Do children gain anything useful from failure?
We would all agree that encouraging and praising our children is a critical part of parenting. We know it contributes to them feeling good about themselves and it gives them confidence. So far so good, but how do we think about their failures and the whole issue of failing.
This is a more complicated subject than it seems. It is in our DNA as parents to protect our children from psychological pain and failing most definitely hurts, therefore we naturally want to protect them. It is widely acknowledged we know too much failure seriously damages a child’s confidence and self worth and good parenting prevents this from happening but we also know that life is full of failures, big and small.
So what do we do? Does this mean we as parents adopt the Darwinian approach of sink or swim or is it more nuanced ? Or is it important to ask a different question- what kind of life would your child live if they were frightened of failing?
The answer would surely be a sort of ‘half life’. Opportunities would be ignored, challenges avoided. I have seen many children in my practice over the years who have lived their lives in fear of failing. They are often conservative, highly anxious, unwilling to explore new experiences and frustrated. Their sense of self worth is fragile and it is clear they have very little psychological resilience. One worries about how as adults they might tackle a relatively big failure like a broken relationship or a work rejection.
How does this look in a more practical sense? One way we can monitor our children’s relationship to failure is to monitor their attitude to challenges. Are they able to take them head on or do they do their level best to avoid them. Do they put their best effort into them or do they make excuses?
One of the stories I hear in the consulting room is that Charlie is shy and rather introverted and doesn’t join in much. Setting aside issues about shyness and introversion, not joining in is a familiar strategy for those children who are trying to avoid failure. If you try out for a big part in the school play and you don’t get selected it hurts and likewise if you try out for a school team and don’t get picked. It is worth thinking more deeply about whether your child truly doesn’t like an activity or is anxious about failing.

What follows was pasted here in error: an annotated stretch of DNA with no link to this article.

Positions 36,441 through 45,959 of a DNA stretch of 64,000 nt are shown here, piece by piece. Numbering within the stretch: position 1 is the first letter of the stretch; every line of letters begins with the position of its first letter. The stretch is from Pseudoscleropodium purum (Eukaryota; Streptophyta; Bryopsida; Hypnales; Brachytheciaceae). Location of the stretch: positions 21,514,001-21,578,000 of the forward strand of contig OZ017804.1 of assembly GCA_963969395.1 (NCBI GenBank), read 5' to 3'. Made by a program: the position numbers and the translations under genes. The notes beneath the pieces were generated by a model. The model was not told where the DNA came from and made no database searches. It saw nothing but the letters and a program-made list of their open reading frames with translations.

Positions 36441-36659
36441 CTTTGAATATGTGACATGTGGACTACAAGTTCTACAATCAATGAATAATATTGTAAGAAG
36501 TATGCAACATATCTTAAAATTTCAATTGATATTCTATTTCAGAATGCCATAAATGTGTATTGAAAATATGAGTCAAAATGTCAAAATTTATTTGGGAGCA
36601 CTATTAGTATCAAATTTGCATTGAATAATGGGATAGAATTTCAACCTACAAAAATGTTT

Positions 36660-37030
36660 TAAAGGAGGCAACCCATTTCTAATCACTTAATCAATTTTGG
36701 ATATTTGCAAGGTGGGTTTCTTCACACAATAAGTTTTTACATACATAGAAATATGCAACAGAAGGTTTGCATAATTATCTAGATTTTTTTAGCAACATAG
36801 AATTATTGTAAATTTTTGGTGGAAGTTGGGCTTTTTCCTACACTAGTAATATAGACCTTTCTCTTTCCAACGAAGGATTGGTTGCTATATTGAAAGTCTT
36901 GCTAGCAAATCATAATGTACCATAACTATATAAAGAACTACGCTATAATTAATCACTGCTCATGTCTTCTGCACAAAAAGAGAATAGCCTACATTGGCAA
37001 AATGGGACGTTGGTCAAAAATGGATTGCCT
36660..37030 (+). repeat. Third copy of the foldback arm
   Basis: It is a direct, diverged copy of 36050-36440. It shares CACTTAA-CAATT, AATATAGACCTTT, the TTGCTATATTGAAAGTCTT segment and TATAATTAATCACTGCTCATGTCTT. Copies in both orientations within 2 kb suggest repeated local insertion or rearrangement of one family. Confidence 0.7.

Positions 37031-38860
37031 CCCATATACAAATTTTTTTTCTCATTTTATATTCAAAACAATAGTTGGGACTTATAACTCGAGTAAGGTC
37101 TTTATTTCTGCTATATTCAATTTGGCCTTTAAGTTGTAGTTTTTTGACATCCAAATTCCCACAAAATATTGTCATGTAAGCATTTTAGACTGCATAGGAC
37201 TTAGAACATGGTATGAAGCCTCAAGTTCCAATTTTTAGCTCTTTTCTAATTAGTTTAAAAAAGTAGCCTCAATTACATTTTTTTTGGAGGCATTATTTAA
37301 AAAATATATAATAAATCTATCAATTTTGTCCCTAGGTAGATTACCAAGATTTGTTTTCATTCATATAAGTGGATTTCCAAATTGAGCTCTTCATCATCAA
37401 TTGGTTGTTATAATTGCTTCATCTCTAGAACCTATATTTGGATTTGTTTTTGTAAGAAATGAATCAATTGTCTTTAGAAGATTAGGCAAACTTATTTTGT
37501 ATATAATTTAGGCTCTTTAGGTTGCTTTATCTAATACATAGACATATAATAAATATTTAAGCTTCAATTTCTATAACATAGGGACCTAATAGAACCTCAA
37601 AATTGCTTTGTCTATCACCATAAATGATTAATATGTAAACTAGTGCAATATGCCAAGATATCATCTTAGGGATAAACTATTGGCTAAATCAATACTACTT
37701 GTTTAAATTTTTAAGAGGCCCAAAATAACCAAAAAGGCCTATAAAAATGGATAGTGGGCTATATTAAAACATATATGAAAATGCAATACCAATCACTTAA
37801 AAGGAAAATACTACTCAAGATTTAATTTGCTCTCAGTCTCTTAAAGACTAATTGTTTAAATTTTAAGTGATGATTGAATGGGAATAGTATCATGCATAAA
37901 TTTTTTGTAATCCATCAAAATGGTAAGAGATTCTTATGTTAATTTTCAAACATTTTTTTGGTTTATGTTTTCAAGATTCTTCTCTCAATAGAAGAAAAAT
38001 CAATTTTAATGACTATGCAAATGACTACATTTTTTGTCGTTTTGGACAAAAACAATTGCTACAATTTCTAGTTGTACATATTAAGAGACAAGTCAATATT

Another way in which fear of failing expresses itself is in relation to academic work. I often hear that so and so is a lazy child. But what if I suggested that ‘not trying’ has a very important psychological pay off and that is the child avoids having to feel the ‘pain’ of trying hard and not succeeding. In other words ‘not trying’ is the buffer that protects them from the experience of failing. In situations such as these I suggest that parents focus their energy on their child’s effort and not their achievement.
Another familiar scenario is the child who is super competitive and finds losing too painful. They have to be the best or nothing. For these children succeeding and failing are inextricably linked with self worth. Succeeding makes them feel triumphant, and failing makes them feel worthless. It is no wonder they want to opt out.
Whatever it is don’t ignore it. It is often easier for them to manage these feelings at home than in the harsher environment of school. Promote games, help them to start a hobby like playing a musical instrument-focus your energy on your child’s effort not on their achievement. You can help them negotiate their fear of failing.
If we widen our parenting brief a little to include teaching them to deal with life then it becomes self evident that we have to help them learn to deal with failure and not try to shape the world so they never experience it. However charmed a life they might lead at some point they will have to deal with failing and if they don’t have the psychological resilience to deal with it then problems may arise.
So in answer to the original question yes failing does matter. The ability to be able to withstand and manage failing builds character and resilience protecting them from low self esteem, psychological fragility and an enduring sense that life isn’t fair